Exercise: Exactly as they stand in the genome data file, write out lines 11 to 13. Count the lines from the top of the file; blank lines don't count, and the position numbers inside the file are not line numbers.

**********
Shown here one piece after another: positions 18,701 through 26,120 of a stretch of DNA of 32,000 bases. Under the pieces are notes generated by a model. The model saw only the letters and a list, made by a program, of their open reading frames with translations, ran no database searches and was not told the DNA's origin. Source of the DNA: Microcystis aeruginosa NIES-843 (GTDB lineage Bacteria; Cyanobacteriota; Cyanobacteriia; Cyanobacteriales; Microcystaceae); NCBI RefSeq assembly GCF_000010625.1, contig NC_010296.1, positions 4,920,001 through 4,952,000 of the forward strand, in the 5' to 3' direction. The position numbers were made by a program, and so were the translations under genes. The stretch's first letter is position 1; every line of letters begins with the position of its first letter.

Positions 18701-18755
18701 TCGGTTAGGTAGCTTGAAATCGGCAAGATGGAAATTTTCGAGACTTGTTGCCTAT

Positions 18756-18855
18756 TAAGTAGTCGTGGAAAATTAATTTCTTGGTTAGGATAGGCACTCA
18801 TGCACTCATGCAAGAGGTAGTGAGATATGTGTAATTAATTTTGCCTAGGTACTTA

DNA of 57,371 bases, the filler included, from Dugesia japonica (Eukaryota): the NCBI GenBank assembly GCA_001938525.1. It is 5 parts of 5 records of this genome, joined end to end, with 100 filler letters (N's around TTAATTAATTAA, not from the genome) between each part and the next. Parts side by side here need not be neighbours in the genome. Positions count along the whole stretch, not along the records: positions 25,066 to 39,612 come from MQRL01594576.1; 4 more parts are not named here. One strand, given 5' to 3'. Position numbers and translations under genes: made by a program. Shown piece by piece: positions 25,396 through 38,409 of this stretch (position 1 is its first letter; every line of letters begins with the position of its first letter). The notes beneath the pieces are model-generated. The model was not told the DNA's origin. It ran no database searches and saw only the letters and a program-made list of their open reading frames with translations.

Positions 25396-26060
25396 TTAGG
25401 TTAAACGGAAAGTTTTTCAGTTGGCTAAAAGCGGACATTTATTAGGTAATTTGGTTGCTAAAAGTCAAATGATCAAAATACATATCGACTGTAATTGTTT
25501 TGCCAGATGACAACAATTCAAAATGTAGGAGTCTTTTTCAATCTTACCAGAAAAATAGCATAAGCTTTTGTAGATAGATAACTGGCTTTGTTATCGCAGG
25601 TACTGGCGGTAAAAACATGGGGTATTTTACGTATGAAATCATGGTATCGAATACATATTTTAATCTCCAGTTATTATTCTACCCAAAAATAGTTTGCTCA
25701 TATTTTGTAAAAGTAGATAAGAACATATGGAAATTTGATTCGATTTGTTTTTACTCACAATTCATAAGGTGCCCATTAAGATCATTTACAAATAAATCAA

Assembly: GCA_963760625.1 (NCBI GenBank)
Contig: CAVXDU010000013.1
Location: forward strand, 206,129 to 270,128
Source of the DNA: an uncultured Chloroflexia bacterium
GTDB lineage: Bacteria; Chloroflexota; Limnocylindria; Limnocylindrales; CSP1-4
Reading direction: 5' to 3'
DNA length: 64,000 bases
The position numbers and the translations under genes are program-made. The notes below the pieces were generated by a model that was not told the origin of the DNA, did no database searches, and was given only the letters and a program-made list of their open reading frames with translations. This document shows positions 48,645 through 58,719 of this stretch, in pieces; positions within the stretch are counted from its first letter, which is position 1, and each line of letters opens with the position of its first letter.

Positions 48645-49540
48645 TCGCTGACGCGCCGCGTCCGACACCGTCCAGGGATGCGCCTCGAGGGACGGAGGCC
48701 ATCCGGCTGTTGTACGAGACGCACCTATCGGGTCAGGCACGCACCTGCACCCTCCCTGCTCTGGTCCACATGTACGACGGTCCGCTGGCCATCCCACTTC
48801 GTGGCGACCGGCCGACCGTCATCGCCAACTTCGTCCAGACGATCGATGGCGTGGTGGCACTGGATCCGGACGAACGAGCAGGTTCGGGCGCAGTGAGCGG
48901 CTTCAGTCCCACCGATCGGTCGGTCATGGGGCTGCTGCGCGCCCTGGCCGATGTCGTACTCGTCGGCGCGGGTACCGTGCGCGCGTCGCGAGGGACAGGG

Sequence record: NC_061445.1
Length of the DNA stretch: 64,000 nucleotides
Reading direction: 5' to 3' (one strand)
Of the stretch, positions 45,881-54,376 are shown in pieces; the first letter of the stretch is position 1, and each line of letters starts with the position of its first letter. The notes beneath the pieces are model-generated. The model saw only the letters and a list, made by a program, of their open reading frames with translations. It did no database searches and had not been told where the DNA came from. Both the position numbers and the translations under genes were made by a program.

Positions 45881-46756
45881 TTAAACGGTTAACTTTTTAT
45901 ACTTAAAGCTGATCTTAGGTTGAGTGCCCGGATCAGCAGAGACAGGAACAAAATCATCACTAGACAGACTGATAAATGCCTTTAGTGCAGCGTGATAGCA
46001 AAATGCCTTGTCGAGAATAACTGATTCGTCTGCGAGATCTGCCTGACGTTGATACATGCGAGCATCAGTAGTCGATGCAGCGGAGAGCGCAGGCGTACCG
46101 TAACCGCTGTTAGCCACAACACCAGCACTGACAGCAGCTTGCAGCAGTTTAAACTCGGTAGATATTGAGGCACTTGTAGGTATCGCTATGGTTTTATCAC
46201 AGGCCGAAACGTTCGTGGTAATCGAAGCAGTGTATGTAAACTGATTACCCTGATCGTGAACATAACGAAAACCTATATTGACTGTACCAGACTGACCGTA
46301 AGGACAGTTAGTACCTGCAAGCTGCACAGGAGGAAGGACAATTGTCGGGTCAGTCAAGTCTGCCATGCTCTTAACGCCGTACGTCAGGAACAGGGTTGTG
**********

25501 TGCCAGATGACAACAATTCAAAATGTAGGAGTCTTTTTCAATCTTACCAGAAAAATAGCATAAGCTTTTGTAGATAGATAACTGGCTTTGTTATCGCAGG
25601 TACTGGCGGTAAAAACATGGGGTATTTTACGTATGAAATCATGGTATCGAATACATATTTTAATCTCCAGTTATTATTCTACCCAAAAATAGTTTGCTCA
25701 TATTTTGTAAAAGTAGATAAGAACATATGGAAATTTGATTCGATTTGTTTTTACTCACAATTCATAAGGTGCCCATTAAGATCATTTACAAATAAATCAA